Sphenopholis nitida (Biehler) Scribn.

shiny wedgescale

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New England Distribution

Adapted from BONAP data

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North America Distribution

Adapted from BONAP data

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Facts About

Within New England, shiny wedgescale is found in Connecticut, Massachusetts, Phode Island and Vermont, but it is rare and has shown a marked decline in the number of known populations. It inhabits dry to moist forests, especially on rocky slopes, cliff bases and outcrops.

Habitat

Cliffs, balds, or ledges, forests, ridges or ledges, talus and rocky slopes, woodlands

Characteristics

Habitat
  • terrestrial
  • wetlands
New England state
  • Connecticut
  • Massachusetts
  • Rhode Island
  • Vermont
Leaf blade width
1–7 mm
Inflorescence branches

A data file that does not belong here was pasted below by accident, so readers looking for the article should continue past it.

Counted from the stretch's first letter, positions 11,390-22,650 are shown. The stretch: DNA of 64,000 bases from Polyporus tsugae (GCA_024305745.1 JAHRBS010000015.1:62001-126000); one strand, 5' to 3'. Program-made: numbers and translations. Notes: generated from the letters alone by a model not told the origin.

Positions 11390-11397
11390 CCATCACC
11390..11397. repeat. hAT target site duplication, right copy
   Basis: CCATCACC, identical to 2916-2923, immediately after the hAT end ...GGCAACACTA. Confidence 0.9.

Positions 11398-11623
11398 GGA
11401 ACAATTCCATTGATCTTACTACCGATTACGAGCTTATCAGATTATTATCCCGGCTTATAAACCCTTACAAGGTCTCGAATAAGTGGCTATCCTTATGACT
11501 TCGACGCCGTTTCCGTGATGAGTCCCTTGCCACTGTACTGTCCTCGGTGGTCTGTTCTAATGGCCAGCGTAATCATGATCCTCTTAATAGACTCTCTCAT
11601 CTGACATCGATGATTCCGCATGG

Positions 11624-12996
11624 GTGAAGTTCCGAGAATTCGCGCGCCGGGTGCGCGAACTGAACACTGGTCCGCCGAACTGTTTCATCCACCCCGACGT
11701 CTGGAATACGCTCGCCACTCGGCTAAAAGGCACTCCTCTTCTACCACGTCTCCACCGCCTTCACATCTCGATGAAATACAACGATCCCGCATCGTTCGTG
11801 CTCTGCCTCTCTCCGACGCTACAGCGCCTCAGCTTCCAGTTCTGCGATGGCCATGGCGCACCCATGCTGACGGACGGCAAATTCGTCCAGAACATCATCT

the flowers are attached to branches rather than to the main axis of the inflorescence
Spikelet length
2.5–5 mm
Glume relative length
neither glume is quite as long as all of the florets
Awn on glume
the glume has no awn
One or more florets
there is more than one floret per spikelet
Lemma awn length
0–1 mm
Leaf sheath hair type
  • there are hairs on the surface of the leaf sheath, but the hairs do not have blisters at their bases
  • there are no hairs on the surface of the leaf sheath
Leaf ligule length
1–2 mm
Anther length
1.2–1.6 mm
Show All Characteristics
  • Flowers
    Anther length
    1.2–1.6 mm
    Anther number
    3
    Awn on glume
    the glume has no awn
    Bristles below spikelets
    no
    Floret lower bract texture
    the lemma is thin and flexible
    Floret number
    2–3
    Floret types within spikelet
    all the florets within a spikelet are similar
    Glume awn length
    0 mm
    Glume keel
    the glume keels are rough or hairy
    Glume relative length
    neither glume is quite as long as all of the florets
    Glume shape
    the glume is V-shaped in cross-section
    Glume veins
    • 1
    • 3
    Glumes per spikelet
    2
    Inflorescence arrangement
    the spikelets are uniform
    Inflorescence axis orientation
    • the inflorescence axis is arched or curved outward
    • the inflorescence axis is straight
    Inflorescence branch length
    Up to 10 cm